Explosive laser: Shedding light on bombs

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  • Published: Sep 15, 2013
  • Author: David Bradley
  • Channels: Atomic
thumbnail image: Explosive laser: Shedding light on bombs

Explosive traces

Standoff explosives trace detection and imaging by selective stimulated Raman scattering. Baggage check photo by David Bradley

A laser that can detect microscopic traces of explosive chemicals on clothing and luggage has been developed by researchers at Michigan State University. The development opens up the possibility of the accurate identification of terror suspects or baggage that may represent a bomb threat at airports and other security checkpoints. Details are published in the latest issue of Applied Physics Letters by MSU's Marshall Bremer and Marcos Dantus.

For many years, scientists have tried to develop lasers that would be powerful enough for analytical applications but safe enough to be used around people, especially outside the protective laboratory environment. The initial inspiration came to Dantus when working in a collaboration with Harvard University where a laser had been developed for detecting cancer but was superficially no more powerful in terms of beam output than a lecturer's laser pointer. “While working on biomedical imaging, I began exploring additional applications,” Dantus says. “We soon learned how effective it was for detecting traces of hazardous substances from distances up to 10 metres away.”

Passenger potential

"Our method uses a single beam and requires no bulky spectrometers," he adds. "It is quite practical and could scan many people and their belongings quickly. The system not only identifies traces of suspicious chemicals but can highlight their precise location in a pocket, on a zip, or elsewhere. The system is unlikely to be developed into a handheld scanner of any kind for use at airport security. Instead, it is more likely to be incorporated into the conveyor systems used for checking luggage and perhaps augment the body scanners that are increasingly common at international airports. The low-power laser - 10 milliwatts - is safe to use on luggage as well as passengers, Dantus says.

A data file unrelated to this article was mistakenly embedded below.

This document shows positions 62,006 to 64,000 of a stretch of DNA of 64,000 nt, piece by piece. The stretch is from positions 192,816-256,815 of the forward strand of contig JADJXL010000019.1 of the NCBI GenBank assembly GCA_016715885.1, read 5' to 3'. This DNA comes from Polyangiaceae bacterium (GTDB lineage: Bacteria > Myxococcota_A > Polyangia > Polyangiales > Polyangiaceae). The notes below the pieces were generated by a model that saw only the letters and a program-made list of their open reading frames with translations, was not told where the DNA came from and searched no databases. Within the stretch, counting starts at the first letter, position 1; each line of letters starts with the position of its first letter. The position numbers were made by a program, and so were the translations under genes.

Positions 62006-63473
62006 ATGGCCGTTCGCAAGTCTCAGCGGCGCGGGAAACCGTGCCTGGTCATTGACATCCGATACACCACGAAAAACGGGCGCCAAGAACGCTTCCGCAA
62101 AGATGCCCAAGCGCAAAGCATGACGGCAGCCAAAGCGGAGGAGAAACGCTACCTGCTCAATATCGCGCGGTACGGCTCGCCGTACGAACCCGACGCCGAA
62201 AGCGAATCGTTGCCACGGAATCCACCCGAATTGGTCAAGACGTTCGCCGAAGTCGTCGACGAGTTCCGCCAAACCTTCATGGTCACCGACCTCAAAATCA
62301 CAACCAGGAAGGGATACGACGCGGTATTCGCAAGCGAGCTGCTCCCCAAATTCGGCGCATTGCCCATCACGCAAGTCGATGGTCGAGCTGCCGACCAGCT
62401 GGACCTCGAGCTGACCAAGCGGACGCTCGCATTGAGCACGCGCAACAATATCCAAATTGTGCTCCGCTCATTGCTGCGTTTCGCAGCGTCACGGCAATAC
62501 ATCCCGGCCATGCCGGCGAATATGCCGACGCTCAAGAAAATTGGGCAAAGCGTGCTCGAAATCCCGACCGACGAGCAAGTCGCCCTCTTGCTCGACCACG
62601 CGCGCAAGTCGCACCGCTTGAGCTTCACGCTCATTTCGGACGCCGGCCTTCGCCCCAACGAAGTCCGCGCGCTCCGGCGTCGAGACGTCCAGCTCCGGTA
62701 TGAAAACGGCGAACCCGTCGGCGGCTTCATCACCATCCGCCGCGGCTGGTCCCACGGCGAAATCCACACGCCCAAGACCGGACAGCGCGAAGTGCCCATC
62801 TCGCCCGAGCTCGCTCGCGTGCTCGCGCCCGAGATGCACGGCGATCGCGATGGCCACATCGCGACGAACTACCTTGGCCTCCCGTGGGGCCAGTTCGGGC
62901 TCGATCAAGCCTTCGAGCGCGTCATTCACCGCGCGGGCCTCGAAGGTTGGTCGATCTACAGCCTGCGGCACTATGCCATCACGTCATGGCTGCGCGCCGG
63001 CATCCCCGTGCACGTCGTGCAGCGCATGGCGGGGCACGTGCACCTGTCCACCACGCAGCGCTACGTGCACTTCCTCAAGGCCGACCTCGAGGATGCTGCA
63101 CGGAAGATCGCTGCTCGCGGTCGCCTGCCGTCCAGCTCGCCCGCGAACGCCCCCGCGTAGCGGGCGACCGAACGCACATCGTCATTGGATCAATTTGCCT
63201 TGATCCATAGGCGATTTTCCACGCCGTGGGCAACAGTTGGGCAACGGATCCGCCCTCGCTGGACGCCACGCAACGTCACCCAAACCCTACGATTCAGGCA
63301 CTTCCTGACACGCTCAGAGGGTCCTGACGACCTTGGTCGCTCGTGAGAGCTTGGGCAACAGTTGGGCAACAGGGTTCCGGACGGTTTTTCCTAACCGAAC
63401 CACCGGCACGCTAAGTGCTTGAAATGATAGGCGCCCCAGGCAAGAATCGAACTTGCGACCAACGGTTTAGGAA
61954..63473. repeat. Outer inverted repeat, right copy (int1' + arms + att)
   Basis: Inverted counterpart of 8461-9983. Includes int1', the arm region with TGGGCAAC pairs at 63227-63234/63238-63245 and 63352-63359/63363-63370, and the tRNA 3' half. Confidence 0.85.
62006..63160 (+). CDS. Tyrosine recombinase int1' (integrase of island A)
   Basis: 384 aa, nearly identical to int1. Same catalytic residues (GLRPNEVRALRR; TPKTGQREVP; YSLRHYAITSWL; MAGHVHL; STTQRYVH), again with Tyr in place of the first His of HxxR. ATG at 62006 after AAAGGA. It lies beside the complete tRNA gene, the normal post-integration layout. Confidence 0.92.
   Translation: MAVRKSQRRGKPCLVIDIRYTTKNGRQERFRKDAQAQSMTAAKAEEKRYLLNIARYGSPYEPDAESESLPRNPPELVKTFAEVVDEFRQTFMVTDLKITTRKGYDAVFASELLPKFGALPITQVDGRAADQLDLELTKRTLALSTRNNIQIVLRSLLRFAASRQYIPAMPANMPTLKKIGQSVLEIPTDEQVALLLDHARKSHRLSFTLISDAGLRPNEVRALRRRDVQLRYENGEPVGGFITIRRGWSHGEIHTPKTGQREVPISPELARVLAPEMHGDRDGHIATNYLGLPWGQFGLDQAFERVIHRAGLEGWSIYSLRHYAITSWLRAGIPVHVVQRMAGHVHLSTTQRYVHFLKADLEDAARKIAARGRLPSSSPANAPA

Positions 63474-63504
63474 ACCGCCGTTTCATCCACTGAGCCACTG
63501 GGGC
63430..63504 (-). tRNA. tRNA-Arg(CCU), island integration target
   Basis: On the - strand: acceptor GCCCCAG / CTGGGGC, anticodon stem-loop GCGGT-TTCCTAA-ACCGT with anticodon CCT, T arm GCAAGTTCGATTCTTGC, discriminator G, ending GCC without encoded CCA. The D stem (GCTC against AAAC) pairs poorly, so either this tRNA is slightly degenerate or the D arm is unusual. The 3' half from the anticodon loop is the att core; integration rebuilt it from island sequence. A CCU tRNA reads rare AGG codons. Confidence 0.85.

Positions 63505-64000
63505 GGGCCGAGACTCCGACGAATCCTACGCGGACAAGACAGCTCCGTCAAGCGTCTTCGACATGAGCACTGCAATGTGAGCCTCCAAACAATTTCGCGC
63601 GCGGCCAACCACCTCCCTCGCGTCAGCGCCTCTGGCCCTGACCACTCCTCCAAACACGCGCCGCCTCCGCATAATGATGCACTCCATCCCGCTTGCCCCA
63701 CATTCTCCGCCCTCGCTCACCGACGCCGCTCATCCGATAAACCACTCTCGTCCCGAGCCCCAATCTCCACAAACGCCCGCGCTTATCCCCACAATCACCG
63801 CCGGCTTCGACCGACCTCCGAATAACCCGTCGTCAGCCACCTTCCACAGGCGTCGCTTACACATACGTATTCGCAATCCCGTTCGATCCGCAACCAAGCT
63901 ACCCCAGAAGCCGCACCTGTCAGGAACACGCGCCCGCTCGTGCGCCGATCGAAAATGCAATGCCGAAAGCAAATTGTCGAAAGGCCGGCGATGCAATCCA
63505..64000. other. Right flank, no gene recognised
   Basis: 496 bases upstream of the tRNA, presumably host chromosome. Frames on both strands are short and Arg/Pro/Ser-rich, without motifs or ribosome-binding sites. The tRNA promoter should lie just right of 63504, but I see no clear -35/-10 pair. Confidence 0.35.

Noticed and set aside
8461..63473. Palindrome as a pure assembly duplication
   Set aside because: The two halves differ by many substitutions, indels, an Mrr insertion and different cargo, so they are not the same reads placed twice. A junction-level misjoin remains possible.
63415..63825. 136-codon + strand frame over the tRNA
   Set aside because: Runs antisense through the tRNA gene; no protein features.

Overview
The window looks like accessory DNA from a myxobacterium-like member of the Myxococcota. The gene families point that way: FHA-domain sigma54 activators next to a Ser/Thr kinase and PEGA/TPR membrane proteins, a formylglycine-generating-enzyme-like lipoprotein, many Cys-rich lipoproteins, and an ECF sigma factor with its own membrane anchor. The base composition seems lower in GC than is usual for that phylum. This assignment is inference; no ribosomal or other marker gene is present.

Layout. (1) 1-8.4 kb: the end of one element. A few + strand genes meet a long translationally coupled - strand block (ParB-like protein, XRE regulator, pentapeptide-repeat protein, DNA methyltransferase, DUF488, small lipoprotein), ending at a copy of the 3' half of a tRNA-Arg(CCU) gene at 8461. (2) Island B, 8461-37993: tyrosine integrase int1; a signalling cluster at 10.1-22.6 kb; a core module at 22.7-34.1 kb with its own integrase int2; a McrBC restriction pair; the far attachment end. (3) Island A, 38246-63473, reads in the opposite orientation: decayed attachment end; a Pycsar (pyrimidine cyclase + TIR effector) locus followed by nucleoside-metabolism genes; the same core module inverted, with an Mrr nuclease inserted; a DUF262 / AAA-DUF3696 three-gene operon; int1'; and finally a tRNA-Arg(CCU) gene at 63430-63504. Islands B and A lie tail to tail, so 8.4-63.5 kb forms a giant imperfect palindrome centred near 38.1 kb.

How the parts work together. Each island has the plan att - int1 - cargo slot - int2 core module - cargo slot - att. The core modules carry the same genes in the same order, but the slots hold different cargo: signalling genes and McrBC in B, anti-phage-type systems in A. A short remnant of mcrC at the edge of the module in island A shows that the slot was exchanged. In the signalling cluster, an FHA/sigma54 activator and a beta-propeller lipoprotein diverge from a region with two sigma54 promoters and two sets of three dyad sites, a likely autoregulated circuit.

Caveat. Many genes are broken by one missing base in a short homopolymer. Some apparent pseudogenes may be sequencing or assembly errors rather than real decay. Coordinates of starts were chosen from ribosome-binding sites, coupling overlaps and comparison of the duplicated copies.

Checking the pulse

The technology uses two femtosecond pulses from a single laser, with the second pulse acting as a shadow, reference, wave. The initial resonant pulse is "tuned" to the compounds one wishes to detect, any discrepancy between the two pulses at the detector indicates the presence of those explosive analytes.

“The laser is not affected by the colour or surface of clothes or luggage,” Dantus explains. “The resonant pulse and the shadow pulse are always in balance unless something is detected. Our method has Raman chemical specificity, excellent sensitivity and robust performance on virtually all surfaces.” The team is already in discussions with an aerospace company with the express interest of developing the technology for security applications. Currently, the research is funded by a grant from the US Department of Homeland Security, Science and Technology Directorate. Additional funding would allow a standalone prototype to be built within a year, Dantus hopes. "The next step is to reproduce the characteristics of our laboratory laser setup in a compact laser source. Once that is done the whole system can be designed for field tests," Dantus told SpectroscopyNOW.

Related Links

Appl Phys Lett 2013, 103, 061119: "Standoff explosives trace detection and imaging by selective stimulated Raman scattering"

Article by David Bradley

The views represented in this article are solely those of the author and do not necessarily represent those of John Wiley and Sons, Ltd.

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